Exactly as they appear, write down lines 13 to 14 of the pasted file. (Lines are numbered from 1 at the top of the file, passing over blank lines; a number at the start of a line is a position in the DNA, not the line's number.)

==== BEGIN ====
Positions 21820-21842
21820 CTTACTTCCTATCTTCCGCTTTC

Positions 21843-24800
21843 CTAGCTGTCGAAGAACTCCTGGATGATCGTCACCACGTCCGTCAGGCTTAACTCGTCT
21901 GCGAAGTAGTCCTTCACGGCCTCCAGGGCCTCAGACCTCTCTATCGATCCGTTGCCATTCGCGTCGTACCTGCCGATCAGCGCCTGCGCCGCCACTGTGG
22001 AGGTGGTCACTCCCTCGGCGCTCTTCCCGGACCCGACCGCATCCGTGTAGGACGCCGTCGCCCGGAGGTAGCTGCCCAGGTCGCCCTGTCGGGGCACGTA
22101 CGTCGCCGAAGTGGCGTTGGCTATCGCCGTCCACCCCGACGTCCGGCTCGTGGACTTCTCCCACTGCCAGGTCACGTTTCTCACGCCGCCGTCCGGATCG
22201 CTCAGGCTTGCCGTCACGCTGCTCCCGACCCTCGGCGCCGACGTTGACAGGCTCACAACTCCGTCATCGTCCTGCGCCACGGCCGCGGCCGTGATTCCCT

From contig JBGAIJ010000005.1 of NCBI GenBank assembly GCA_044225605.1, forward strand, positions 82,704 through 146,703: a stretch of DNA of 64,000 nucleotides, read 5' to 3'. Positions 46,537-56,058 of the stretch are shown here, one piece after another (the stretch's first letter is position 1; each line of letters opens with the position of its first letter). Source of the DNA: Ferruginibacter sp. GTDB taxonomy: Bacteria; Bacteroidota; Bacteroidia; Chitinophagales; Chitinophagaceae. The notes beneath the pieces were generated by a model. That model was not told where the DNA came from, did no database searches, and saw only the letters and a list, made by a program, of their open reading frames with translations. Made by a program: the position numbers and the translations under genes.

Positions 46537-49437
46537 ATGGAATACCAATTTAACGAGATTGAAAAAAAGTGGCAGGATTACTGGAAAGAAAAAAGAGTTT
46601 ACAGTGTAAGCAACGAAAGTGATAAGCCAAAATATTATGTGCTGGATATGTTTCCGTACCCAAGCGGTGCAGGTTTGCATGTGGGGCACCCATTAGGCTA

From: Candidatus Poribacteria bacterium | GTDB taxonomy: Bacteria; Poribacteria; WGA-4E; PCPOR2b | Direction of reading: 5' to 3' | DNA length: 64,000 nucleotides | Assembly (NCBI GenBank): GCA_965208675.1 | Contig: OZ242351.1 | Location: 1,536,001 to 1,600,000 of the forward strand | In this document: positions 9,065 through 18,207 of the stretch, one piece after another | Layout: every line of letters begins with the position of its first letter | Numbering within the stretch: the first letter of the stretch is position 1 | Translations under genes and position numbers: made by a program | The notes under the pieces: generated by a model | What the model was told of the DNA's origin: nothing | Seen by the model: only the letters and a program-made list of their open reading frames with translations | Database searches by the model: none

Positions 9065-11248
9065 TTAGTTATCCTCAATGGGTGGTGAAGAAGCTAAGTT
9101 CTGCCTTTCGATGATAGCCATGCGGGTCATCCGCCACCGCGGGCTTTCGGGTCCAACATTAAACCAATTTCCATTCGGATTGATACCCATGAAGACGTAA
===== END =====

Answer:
From: Candidatus Poribacteria bacterium | GTDB taxonomy: Bacteria; Poribacteria; WGA-4E; PCPOR2b | Direction of reading: 5' to 3' | DNA length: 64,000 nucleotides | Assembly (NCBI GenBank): GCA_965208675.1 | Contig: OZ242351.1 | Location: 1,536,001 to 1,600,000 of the forward strand | In this document: positions 9,065 through 18,207 of the stretch, one piece after another | Layout: every line of letters begins with the position of its first letter | Numbering within the stretch: the first letter of the stretch is position 1 | Translations under genes and position numbers: made by a program | The notes under the pieces: generated by a model | What the model was told of the DNA's origin: nothing | Seen by the model: only the letters and a program-made list of their open reading frames with translations | Database searches by the model: none

Positions 9065-11248